Should Aspergers children be placed in school based on their chronological or academic level?

Most children with Aspergers and High Functioning Autism are very intelligent. Highly intelligent children on the autism spectrum often developed “asynchronously” (i.e., their minds, cognitive and emotional functions are developed differently and are ahead of their physical growth). Their interests are completely different from those of their peers, and they prefer the company of adults or older children because they can relate to them in a better way.

Many children with Aspergers are not in school to socialize – they are there to learn (one of the things these children hate is other students disrupting class). So, if your Aspergers child is, for example, grade 5 chronologically but grade 7 academically – I would recommend that you place him/her with the 7th graders. 

How can you know if grade-skipping is right for your Aspergers youngster?

1. Assess how your youngster handles an unexpected challenge. If he is a perfectionist, easily frustrated, or easily becomes upset over a failure, advancing could be devastating.

2. Kids must demonstrate a desire to advance, and a commitment to learning and completing tasks.

3. If your youngster is bored at school, or doesn't do his homework because the work is too easy, that could be an indicator that grade skipping is appropriate.

4. Physical health is imperative, but not necessarily a youngster's size, which may be more of a concern for males than females. Some families are deterred by the loss of a high school athletic career.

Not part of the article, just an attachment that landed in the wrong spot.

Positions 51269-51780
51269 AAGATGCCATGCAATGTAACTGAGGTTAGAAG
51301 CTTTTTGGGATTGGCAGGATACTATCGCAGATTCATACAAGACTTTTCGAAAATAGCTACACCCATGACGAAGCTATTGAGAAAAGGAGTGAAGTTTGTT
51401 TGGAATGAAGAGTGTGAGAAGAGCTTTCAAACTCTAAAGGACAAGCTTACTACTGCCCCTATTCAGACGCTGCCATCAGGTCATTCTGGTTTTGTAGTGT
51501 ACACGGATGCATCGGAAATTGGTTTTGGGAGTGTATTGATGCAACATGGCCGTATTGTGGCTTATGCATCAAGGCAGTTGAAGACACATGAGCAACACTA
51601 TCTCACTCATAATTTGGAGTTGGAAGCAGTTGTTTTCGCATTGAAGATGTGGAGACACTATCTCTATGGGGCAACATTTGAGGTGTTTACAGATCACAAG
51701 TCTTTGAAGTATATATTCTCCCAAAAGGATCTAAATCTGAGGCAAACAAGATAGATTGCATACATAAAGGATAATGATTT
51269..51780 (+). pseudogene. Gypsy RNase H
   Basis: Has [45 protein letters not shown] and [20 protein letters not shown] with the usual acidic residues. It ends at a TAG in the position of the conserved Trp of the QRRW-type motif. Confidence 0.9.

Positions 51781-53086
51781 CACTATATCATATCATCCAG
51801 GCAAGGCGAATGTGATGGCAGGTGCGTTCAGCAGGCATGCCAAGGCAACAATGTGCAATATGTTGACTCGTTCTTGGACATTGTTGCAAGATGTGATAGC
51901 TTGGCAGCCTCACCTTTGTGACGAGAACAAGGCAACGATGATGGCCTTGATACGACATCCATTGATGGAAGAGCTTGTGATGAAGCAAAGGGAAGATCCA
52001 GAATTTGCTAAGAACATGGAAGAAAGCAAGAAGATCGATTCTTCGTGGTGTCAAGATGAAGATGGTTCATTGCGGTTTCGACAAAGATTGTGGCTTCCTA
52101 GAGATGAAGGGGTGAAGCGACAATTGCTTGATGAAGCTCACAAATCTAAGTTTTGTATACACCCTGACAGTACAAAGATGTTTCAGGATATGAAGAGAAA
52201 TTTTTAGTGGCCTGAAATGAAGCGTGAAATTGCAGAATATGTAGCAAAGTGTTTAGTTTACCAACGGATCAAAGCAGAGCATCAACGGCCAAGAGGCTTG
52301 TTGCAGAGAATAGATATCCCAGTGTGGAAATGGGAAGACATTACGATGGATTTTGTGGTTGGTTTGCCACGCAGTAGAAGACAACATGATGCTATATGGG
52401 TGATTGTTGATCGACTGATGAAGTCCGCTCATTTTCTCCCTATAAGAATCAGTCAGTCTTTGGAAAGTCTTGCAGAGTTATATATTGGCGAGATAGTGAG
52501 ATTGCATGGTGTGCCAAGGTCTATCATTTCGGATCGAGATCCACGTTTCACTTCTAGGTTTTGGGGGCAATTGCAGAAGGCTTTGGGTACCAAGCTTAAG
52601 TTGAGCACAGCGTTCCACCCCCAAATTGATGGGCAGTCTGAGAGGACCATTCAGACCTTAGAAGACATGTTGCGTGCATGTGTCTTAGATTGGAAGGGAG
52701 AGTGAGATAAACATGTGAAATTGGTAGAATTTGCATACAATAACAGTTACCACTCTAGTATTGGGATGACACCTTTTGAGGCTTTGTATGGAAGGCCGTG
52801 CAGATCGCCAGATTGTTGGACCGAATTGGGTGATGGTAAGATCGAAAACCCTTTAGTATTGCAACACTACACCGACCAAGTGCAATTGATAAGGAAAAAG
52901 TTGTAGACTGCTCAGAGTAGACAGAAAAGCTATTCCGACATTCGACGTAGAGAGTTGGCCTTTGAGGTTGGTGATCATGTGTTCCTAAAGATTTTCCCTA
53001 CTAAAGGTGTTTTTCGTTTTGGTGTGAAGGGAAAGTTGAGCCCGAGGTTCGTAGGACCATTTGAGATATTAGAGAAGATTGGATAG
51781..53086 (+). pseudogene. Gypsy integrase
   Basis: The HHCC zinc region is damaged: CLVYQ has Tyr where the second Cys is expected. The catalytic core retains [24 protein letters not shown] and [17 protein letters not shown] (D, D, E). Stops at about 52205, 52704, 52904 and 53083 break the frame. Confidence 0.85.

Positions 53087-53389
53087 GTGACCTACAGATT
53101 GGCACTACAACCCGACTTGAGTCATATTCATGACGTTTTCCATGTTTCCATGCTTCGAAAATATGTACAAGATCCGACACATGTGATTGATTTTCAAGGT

5. Standardized testing can determine the difference between someone who is well-educated and one who is intellectually gifted. To advance successfully, some teachers indicate that kids should have a measured IQ in at least the 98th+ percentiles (IQ measurements vary depending on the test, but 125-130 is a minimum) and should already work at the average level of the desired grade placement.

6. They need to be well-adjusted emotionally (except for social difficulties that stem from inappropriate school placement), and should not be simultaneously coping with other emotional pressures (e.g., divorce in the family, moving to a different school, etc.).

Grade skipping is not perfect for everyone, and the decision should be carefully weighed in light of the "whole" youngster. But if you feel that your Aspie is a good candidate for acceleration, be assertive with your school in requesting that he or she be evaluated.

The Aspergers Comprehensive Handbook

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